To get a great mono conversion, open your image and go to Image > Calculations. In the dialog box, the Source and Layer boxes will be identical, but by varying Channel, Blending mode and Opacity, you’ll get different black-and-white results. For high-impact scenes shot with bags of contrast, try Red, Red, Multiply. Make sure the Result box is set to New Document, and when you click OK you’ll get a great-looking mono pic.
If you want to move a Background layer higher in your Layers stack, you need to convert it into an editable layer first. To do this quickly, hold Alt and double-click on the layer’s name. It will be instantly turned into an editable layer.
If you need to clean up an image with some cloning, create a new layer in the Layers panel. With the Clone Stamp or Healing Brush tool selected, make sure that Sample: All Layers is selected in the Options bar. Now clone or heal away, and all the cloning work will be placed on the new layer, leaving your original untouched if you change your mind later.
To add a crisp, thin, black border to an image, press D to reset your colours to black and white, then press Ctrl/ Cmd+A to select it all. Now go to Edit > Stroke, and in the dialog box, set Width to 10 px and choose Inside under Location. Click OK.
If you’ve used a lot of layers, you may find yourself scrolling up and down to find the appropriate one. To get more of them on-screen and avoid wasting time scrolling, click on the flyout menu at the top right, select Panel Options and reduce Thumbnail Size to the smallest option. In cases where you have a lot of layers, you can also pick None to show no thumbnails in the panel at all. Click this and you’ll return to your starting point without having to exit the palette and reopen it.
To flood-fill a layer or selection with your foreground colour, press Alt+Backspace. Use Ctrl/Cmd +Backspace to fill with the background colour.
Not all colours captured by a camera can be printed, as a mix of CMYK inks can’t reproduce the RGB light that created the image. To get a good idea of what will or won’t print, press Ctrl/Cmd+Y to view the image in a CMYK preview. You can work on the image in this mode too, so you’re always aware of the colours that are out of range.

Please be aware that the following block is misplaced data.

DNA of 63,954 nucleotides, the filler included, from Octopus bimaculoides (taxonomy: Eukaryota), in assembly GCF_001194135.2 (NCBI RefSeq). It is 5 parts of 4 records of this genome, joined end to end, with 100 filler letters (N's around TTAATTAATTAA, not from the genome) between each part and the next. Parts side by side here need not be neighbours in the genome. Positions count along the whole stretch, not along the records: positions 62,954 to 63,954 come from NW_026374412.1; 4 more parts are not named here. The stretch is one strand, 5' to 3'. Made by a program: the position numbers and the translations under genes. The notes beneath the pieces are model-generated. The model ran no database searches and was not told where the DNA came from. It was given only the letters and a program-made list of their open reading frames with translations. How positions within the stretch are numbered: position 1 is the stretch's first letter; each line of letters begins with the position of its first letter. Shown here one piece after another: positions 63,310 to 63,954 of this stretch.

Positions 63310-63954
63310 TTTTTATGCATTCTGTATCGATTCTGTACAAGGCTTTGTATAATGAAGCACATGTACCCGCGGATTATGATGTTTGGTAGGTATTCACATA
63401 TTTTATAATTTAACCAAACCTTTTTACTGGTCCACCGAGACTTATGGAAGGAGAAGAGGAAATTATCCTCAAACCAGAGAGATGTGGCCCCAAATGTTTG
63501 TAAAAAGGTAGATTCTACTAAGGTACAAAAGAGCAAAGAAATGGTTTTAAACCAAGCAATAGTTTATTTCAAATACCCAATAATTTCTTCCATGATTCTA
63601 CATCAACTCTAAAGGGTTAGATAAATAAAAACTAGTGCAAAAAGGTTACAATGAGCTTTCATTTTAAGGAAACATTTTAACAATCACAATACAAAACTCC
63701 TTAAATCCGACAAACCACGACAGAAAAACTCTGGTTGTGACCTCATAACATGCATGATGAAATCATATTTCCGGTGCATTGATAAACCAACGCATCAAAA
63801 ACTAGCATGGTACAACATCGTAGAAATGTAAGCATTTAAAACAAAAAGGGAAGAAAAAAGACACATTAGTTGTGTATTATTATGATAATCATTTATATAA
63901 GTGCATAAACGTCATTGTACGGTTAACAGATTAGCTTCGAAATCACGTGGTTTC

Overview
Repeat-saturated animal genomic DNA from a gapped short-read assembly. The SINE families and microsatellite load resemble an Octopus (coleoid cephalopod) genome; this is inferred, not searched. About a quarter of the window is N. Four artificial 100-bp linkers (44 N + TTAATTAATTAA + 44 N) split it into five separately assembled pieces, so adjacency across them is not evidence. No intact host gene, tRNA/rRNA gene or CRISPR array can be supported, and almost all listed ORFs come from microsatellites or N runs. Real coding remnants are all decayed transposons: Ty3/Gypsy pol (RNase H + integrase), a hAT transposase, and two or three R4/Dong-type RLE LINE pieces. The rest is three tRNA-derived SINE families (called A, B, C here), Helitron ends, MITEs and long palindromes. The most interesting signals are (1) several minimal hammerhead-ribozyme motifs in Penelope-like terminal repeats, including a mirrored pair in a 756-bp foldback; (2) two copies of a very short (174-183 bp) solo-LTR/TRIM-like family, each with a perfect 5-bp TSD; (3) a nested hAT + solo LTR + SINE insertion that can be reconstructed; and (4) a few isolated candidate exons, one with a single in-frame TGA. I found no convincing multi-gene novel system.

To sharpen a pic in Lightroom or Camera Raw, go to the Detail panel and set the Amount that gives a crisp result on a detailed, in-focus area on the preview. (Radius and Detail are often fine on their defaults of 1.0 and 25.) Now hold Alt and increase Masking until only the edges show in white. This prevents you sharpening areas that don’t need it. When making a selection with the Polygonal Lasso tool, you can quickly switch to the Freehand Lasso by holding the Alt key. Draw around your area, and when you release Alt, you’ll be returned to the Polygonal Lasso.
To create a new layer above the one that’s currently active, press Ctrl/ Cmd+Shift+N and you can give it a name in the dialog box before clicking OK. To do it even quicker without a custom name, press Ctrl/ Cmd+Alt+Shift+N.
After applying a Graduated Filter to darken a sky in Lightroom or Camera Raw, use gentle settings at first, then right-click on the Pin and select Duplicate. This gives you a second grad and a stronger effect, which you can drag into position and edit further, This is faster than creating new grads from scratch.